A federal court transcript says that an alleged sex abuse victim could testify next month at former U.S. Speaker Dennis Hastert's sentencing in a hush-money case.

It's the first time that the court has referred to sex abuse in the case.

Hastert pleaded guilty in October to violating bank laws in seeking to pay $3.5 million in hush money to some referred to in the indictment only as "Individual A."

The Associated Press and other media outlets, citing anonymous sources, have reported that Hastert wanted to hide claims that he sexually molested someone.

Chicago Public Schools officials say they've filed lawsuits over the Illinois State Charter School Commission's decision to block plans closing three underperforming charter schools.

The lawsuits were filed on Wednesday in Cook County and claim the commission is overstepping charter school law.

Schools CEO Forrest Claypool says the commission has "ignored its own academic standards" to keep underperforming schools open.

He's also called on state legislators to cut the commission's power.

The state and the nation's largest union of public employees will head to court over an arbitrator's decision that Illinois Gov. Bruce Rauner was within his rights to order the layoffs of more than 150 state workers last year.


The State Journal-Register reports that the state has gone to court in Sangamon County to uphold the ruling.

The American Federation of State, County and Municipal Employees plans to file a counter-claim asking the court to vacate the ruling.

Flickr: West Midlands Police / Photo cropped from original

At least 10 law enforcement agencies in Illinois have turned to the Internet to raise enough money to purchase body cameras for officers.

As of Friday, departments in Palmyra, Benld, South Pekin, East St. Louis and six other municipalities in the state had signed up for free on the website to receive donations for the devices.

Website creator Peter Austin Onruang tells the State Journal-Register that his body camera company, Wolfcom, provides the devices to law enforcement agencies for $250 each.

"Day 68..." By Flickr User Sonia Belviso / (CC BY 2.0)

Legislation has been introduced in the Illinois Senate to raise the age to purchase tobacco products in the state from 18 to 21.

Democratic state Sen. John Mulroe of Chicago says he hopes the bill he's sponsoring will decrease the number of young people who start smoking.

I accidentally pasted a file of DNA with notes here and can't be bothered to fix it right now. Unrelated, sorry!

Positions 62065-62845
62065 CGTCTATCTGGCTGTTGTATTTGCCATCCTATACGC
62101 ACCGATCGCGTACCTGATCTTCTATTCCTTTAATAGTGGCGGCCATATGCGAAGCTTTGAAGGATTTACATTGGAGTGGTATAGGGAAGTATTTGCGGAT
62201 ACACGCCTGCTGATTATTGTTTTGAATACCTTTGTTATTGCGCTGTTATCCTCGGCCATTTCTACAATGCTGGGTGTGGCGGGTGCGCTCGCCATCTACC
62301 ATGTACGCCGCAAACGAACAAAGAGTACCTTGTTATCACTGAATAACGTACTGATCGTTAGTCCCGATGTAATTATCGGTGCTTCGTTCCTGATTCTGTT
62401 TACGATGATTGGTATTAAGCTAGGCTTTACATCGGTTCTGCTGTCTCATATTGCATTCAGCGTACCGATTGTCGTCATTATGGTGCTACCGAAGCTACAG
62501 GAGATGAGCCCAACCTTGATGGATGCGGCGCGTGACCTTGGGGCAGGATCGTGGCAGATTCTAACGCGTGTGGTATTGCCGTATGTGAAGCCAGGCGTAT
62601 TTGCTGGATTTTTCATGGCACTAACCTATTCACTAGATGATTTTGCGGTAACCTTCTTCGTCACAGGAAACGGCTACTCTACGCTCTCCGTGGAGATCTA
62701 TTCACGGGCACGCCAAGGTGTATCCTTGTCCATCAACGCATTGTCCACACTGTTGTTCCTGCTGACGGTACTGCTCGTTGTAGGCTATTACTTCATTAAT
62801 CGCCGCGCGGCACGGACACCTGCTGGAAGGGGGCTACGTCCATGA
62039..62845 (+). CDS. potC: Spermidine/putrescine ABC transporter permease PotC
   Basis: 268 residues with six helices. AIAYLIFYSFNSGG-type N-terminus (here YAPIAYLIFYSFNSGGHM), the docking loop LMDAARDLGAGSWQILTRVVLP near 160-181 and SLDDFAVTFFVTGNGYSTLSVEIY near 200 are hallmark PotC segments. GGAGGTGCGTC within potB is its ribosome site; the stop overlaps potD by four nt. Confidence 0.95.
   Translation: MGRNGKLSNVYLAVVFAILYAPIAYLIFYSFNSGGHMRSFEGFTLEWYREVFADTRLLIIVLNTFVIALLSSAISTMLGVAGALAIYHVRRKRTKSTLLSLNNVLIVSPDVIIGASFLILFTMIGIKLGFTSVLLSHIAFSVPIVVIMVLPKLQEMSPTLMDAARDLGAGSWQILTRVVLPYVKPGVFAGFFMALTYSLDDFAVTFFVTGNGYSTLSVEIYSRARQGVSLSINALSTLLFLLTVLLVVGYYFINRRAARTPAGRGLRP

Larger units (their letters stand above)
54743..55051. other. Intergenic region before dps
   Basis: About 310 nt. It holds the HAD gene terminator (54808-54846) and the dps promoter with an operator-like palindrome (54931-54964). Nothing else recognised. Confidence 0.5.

But the Illinois Retail Merchants Association says those affected by the change would find other ways to obtain tobacco products.

Katie Finlon / WNIJ

Northern Illinois University police observed Women’s History Month by hosting an event called "Women of the Shield" that commemorated women officers rising through the ranks.

NIU officer Weyni Langdon says she didn’t see a lot of people that looked like her at the beginning of her career, but she had a lot of women police mentors that inspired her. She wanted to create this type of gathering for the DeKalb area after she attended something similar when she first started out as a police officer.

"Monarch" by Flickr User John Flannery / (CC BY 2.0)

A Senate Democrat is proposing a special Illinois license plate to help preserve the monarch butterfly.

The plan by state Sen. Melinda Bush of Grayslake is to allow motorists to pay a surcharge for stickers to indicate their support for the insect's viability.

The monarch population in Illinois has decreased 90 percent in the past two decades because of changes in habitat.

Bush says monarchs need milkweed plants to lay eggs and feed.

Chicago police reports show an officer who fatally shot a bat-wielding college student and his neighbor gave two different accounts on what happened leading up to the shooting.     

Officer Robert Rialmo initially told investigators that 19-year-old Quintonio LeGrier had the bat raised over his head and refused to drop it before the officer fired shots.

The Dec. 26 shooting killed LeGrier and accidently killed neighbor 55-year-old Betty Jones.

Two days later, Rialmo told investigators LeGrier tried to hit him with the bat twice.

"Working in a coal mine" by Flickr User Heidi G / (CC BY 2.0)

Peabody Energy has three coal mines in southern Illinois, all of which are still producing coal.

When those mines eventually shut down, the company is required by state and federal laws to pay for the clean-up and reclamation of the land. St. Louis-based Peabody has guaranteed the state of Illinois it has the estimated $92 million to cover that work.

But as the company considers bankruptcy, some question whether the St. Louis-based company’s promise is worth much.

The results of two high-profile Illinois state races are widely seen as a referendum on Republican Governor Bruce Rauner's agenda. 

But a top Senate Republican says it's important to look at all the races.

Minority Leader Christine Radogno says members of both parties need to "get their act together" and work on a compromise.

"It's about this state facing a crisis and that crisis was there Monday before the election and it's still here on Thursday,” Radogno said.